NY News

New York Graduation Rate Inches Up

Students at the Mohawk Valley Community College in Utica, N.Y., on Aug. 29. (Samira Bouaou/Epoch Times)
Students at the Mohawk Valley Community College in Utica, N.Y., on Aug. 29. (Samira Bouaou/Epoch Times)

BUFFALO, N.Y.—New York’s high school graduation rate improved slightly to 76.4 percent last year, even with higher learning standards, education officials said Thursday, but Gov...

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  • One after another, local doctors described how their patients stopped seeing them after insurance companies refused to cover treatment costs, leaving the patients who couldn’t afford the exorbitant bills with no choice but to let their illnesses get worse.

Oliver Fein, an associate dean at Weill Cornell Medical College and a practicing physician, told of his 60 year-old patient who was diagnosed with lung cancer and whose health insurer refused to pay for his treatment. When his cancer spread to other parts of his body, the man ended up mortgaging his house to pay for his chemotherapy.

Fein and other doctors were testifying at a public hearing on a New York State Assembly bill Monday, held at a New York University campus building in downtown Manhattan. If passed, the legislation would establish a universal healthcare system in the state, administered by the state government. The program, called New York Health, would replace insurance companies and their premiums, deductibles, and co-pays—instead offering all state residents an insurance plan that includes primary, preventive, and emergency health care, as well as other health care needs like prescription drugs and medical devices, according to the bill’s main sponsor, assembly member Richard Gottfried.

Private insurers who offer the same benefits will be banned from operating in the state.

The program would be paid for through a progressive payroll tax based on one’s income. Employers pay 80 percent of the tax, while employees pay 20 percent. Self-employed individuals pay the entire tax amount.

For Medicaid, Medicare, the Affordable Care Act (or Obamacare), and other federally subsidized health care programs, the state will seek waivers to deposit the federal money in a state trust fund, so that those programs can eventually be folded into New York Health. Local shares of Medicaid would also be replaced by New York Health.

Furthermore, the state would negotiate directly with health care providers on the rates to charge for their services. The Assembly health committee estimates that by eliminating the costs incurred from paying insurance companies for overhead and administrative work, the New York Health program will save the state $20 billion a year.

New Yorkers Show Support

At Monday’s hearing, representatives from the 1199 SEIU health care workers union, the New York State Nurses Association, and a slew of health care professional organizations voiced their support for the bill, citing benefits for their patients and for themselves as health care providers.

Doctors, social workers, and psychiatrists testified that they spend hours dealing with insurers who constantly change their rules on patients’ coverage eligibility, in addition to filing piles of paperwork with different insurers to get reimbursed for their services.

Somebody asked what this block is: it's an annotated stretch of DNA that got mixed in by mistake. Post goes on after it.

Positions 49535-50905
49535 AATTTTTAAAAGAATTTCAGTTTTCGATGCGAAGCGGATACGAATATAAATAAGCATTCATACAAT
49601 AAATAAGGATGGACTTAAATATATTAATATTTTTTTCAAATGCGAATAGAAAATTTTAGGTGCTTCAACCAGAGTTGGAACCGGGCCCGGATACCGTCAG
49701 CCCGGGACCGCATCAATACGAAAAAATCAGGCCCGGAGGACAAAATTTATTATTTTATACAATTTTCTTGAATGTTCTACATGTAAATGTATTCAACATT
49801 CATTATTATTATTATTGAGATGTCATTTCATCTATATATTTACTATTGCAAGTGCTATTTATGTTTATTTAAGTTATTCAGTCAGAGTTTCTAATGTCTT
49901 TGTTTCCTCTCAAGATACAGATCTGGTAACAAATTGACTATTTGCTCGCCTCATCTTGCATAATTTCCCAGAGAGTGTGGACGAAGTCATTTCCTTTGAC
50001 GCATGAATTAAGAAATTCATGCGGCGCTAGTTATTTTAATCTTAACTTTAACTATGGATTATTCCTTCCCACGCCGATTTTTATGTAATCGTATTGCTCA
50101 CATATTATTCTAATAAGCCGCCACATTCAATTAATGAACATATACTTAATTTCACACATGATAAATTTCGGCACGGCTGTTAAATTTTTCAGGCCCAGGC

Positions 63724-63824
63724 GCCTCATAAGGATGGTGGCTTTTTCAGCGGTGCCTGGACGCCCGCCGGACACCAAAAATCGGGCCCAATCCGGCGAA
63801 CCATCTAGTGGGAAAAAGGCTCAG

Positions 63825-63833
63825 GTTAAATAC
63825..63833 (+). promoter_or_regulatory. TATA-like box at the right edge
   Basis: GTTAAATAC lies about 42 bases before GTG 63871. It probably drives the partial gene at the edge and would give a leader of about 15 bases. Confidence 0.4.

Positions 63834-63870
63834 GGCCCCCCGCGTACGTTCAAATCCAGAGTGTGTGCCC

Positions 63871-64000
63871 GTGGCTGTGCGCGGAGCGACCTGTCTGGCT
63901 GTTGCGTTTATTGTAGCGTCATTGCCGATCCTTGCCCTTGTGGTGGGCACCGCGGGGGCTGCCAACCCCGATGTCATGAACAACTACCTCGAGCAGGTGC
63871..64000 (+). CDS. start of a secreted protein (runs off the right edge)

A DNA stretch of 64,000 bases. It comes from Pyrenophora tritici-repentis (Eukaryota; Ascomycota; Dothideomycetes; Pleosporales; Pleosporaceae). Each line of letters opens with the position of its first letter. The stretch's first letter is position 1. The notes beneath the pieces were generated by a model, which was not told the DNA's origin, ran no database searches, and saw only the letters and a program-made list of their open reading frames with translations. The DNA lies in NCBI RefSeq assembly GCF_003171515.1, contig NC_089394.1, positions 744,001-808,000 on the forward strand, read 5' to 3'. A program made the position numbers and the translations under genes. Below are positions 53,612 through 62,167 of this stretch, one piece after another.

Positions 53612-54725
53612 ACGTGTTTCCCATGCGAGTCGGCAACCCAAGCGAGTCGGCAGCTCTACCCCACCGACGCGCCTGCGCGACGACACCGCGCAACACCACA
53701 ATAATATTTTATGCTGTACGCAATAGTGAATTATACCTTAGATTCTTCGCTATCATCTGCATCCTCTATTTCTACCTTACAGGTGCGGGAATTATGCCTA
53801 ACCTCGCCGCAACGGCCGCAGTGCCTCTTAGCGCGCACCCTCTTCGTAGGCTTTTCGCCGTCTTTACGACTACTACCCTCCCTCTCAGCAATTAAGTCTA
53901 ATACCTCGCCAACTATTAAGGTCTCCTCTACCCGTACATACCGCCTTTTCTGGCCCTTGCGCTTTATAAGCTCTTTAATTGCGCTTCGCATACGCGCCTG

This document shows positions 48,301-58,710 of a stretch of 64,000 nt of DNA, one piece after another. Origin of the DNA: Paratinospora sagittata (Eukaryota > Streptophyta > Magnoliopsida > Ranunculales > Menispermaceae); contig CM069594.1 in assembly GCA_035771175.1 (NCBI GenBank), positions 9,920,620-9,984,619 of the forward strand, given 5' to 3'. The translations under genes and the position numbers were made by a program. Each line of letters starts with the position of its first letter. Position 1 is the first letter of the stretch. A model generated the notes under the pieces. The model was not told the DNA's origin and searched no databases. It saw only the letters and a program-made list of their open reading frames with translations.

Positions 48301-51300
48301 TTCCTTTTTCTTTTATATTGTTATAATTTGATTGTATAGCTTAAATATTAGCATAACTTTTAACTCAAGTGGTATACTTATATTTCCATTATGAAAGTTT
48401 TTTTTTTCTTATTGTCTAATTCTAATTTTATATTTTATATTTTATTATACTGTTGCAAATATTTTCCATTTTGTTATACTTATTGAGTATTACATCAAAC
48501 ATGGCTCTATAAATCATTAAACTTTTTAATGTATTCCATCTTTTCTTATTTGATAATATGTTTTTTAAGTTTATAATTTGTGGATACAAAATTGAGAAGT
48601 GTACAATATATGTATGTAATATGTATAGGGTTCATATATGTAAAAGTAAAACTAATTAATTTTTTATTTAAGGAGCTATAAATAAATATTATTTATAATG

The current health care system also limits the patient’s ability to choose who provides medical care to them, as insurers restrict coverage to only in-network health care providers.

Corey Johnson, a city council member who is chair of the city’s health committee, testified in support of the bill, expressing that eliminating the insurer “middlemen” will make it easier for people to navigate the health care system. 

“Health care is a civil and human right. We have to ensure that all New Yorkers, regardless of their health status, their ability to pay, their zip code, their national origin, that they have the ability to see the doctors that they choose,” said Johnson. 

The Opposition

But not everyone supported the bill’s proposal. Craig Hasday, who is the legislative chair of the New York State Association of Health Underwriters, a trade association for health insurance brokers, said the bill doesn’t address the rising costs of health care, which insurers must pay for at increasing rates. He said people’s poor lifestyle choices have caused them to develop health conditions that are expensive to treat.

He also said a government-run health care system encompassing the entire state is likely to come across problems with funding and how to provide prompt, efficient care. It is an argument often cited by critics of the government-run health care model, known as single-payer health care. Patients in other countries with such a model, such as in Canada, have to wait for much longer periods to receive medical help when they get sick.

Lance Austein, president of the Medical Society of the County of Kings and a primary care doctor, believes that by letting the government be the sole negotiator of health care rates, it will drive down competition and thus stifle medical innovations.

Assembly Health Committee Chair Richard N. Gottfried, on the panel of a public health hearing regarding the New York Health bill in New York  on Dec. 16, 2014. (Benjamin Chasteen/Epoch Times)

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